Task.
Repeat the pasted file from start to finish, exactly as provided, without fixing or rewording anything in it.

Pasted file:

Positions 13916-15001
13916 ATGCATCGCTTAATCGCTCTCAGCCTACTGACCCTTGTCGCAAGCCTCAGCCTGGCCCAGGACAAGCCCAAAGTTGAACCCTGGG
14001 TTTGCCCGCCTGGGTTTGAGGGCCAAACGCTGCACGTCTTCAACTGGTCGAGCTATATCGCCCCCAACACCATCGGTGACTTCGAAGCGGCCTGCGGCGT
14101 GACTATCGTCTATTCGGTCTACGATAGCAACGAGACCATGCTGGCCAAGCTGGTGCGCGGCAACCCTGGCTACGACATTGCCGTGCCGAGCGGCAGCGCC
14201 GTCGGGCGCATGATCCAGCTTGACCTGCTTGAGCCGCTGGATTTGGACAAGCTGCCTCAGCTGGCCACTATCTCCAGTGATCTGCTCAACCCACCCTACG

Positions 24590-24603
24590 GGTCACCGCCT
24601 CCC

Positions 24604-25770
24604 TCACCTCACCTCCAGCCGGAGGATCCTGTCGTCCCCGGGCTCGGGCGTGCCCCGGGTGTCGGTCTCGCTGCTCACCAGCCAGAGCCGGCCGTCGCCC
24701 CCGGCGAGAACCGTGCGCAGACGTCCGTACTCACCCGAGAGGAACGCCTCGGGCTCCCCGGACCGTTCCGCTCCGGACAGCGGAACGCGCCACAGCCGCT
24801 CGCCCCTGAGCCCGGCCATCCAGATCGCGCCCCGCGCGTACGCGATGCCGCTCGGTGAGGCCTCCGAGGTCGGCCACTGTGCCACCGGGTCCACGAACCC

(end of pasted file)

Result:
Positions 13916-15001
13916 ATGCATCGCTTAATCGCTCTCAGCCTACTGACCCTTGTCGCAAGCCTCAGCCTGGCCCAGGACAAGCCCAAAGTTGAACCCTGGG
14001 TTTGCCCGCCTGGGTTTGAGGGCCAAACGCTGCACGTCTTCAACTGGTCGAGCTATATCGCCCCCAACACCATCGGTGACTTCGAAGCGGCCTGCGGCGT
14101 GACTATCGTCTATTCGGTCTACGATAGCAACGAGACCATGCTGGCCAAGCTGGTGCGCGGCAACCCTGGCTACGACATTGCCGTGCCGAGCGGCAGCGCC
14201 GTCGGGCGCATGATCCAGCTTGACCTGCTTGAGCCGCTGGATTTGGACAAGCTGCCTCAGCTGGCCACTATCTCCAGTGATCTGCTCAACCCACCCTACG

Positions 24590-24603
24590 GGTCACCGCCT
24601 CCC

Positions 24604-25770
24604 TCACCTCACCTCCAGCCGGAGGATCCTGTCGTCCCCGGGCTCGGGCGTGCCCCGGGTGTCGGTCTCGCTGCTCACCAGCCAGAGCCGGCCGTCGCCC
24701 CCGGCGAGAACCGTGCGCAGACGTCCGTACTCACCCGAGAGGAACGCCTCGGGCTCCCCGGACCGTTCCGCTCCGGACAGCGGAACGCGCCACAGCCGCT
24801 CGCCCCTGAGCCCGGCCATCCAGATCGCGCCCCGCGCGTACGCGATGCCGCTCGGTGAGGCCTCCGAGGTCGGCCACTGTGCCACCGGGTCCACGAACCC